However, these issues are not insurmountable. Fed Accounts could be subject to the same privacy protection laws as private banks, including the Privacy Act of 1974. And, although the Federal Reserve would be restrained from protecting individual victims of fraud, constructing similar crime prevention and information collection models as the Department of Homeland Security and the IRS would significantly reduce the threat of systemic fraud. Ultimately, the Federal Reserve would have the full support of the federal government in developing and enforcing a sufficient privacy and crime prevention framework.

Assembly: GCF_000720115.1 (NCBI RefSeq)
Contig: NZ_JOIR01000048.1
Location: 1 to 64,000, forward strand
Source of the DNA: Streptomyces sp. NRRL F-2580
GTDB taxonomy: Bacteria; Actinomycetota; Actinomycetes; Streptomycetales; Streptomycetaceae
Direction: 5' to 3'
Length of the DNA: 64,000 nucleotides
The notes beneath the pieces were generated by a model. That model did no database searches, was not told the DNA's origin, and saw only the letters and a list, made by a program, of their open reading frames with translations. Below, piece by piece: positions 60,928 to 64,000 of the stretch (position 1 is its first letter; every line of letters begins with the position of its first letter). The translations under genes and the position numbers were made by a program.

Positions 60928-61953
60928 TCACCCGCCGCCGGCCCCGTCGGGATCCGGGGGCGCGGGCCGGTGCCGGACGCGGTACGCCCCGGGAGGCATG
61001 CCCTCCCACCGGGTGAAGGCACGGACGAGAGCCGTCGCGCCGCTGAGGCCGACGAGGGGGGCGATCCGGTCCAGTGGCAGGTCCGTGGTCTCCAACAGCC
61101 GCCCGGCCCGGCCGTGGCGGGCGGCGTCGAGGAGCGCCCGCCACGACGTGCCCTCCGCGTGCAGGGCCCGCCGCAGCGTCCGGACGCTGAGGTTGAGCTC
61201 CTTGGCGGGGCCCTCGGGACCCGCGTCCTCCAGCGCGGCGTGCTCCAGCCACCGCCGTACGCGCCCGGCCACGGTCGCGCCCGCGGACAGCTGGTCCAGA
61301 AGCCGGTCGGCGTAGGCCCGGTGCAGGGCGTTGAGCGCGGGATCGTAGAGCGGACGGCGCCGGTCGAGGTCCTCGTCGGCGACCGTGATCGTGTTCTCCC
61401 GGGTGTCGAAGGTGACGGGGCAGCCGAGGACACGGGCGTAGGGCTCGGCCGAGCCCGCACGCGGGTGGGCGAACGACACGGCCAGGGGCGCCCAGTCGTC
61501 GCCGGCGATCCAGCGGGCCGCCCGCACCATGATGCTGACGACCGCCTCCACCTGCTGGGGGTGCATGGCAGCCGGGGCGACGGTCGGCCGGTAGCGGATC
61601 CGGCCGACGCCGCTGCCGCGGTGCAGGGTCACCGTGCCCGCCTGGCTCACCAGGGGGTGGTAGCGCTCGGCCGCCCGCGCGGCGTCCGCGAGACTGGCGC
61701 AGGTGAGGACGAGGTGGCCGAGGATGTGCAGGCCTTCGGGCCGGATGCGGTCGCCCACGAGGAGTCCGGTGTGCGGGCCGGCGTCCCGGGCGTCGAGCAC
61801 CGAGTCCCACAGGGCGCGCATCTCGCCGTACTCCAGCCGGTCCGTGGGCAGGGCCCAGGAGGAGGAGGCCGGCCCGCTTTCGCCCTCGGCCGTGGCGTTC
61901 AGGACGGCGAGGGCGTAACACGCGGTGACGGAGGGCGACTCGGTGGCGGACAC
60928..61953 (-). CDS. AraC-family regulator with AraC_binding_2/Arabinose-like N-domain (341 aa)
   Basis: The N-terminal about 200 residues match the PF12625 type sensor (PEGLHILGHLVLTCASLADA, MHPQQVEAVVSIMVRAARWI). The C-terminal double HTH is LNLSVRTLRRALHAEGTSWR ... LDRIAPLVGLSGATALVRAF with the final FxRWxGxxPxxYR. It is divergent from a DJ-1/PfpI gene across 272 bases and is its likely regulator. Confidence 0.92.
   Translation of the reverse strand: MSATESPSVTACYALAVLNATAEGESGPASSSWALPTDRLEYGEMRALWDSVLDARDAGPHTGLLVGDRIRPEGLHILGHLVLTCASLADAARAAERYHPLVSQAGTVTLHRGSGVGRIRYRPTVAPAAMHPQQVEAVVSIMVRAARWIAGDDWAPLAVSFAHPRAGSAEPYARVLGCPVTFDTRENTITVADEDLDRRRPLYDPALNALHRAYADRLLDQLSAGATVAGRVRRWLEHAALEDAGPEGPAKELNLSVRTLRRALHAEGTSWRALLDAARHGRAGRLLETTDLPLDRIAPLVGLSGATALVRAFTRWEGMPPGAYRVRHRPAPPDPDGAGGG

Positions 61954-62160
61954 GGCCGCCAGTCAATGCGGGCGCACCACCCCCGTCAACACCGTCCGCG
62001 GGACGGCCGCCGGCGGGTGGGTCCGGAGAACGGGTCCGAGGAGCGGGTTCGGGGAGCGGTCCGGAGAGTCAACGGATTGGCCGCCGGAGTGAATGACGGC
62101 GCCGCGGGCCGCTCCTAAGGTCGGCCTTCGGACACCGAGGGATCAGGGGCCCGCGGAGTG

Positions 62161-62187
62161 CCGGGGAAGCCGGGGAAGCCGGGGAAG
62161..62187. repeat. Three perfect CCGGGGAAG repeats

The second category of issues, and arguably the more credible, is whether Fed Accounts are even necessary. For instance, although unbanking affects millions of people, the proportion of unbanked households has steadily decreased, absent any coordinated policy, from 8.8% in 2011 to 5.4% today. Notably, the FDIC attributes a statistically significant portion of this decrease to fundamental changes in banking that are not just caused by improvements in households’ socioeconomic standing. Furthermore, deposit insurance already protects private bank deposits, and while uninsured alternatives present significant risks to both depositors and institutions today, a third option could arise without the Federal Reserve. Today, fintech innovation has been mostly built upon existing banking infrastructure (e.g. online or mobile payment services are directly connected to bank accounts rather than offering alternative saving or investment instruments). However, the development of new, centralized, and secure services in the future may eliminate depositors’ need for alternatives to banks or assets.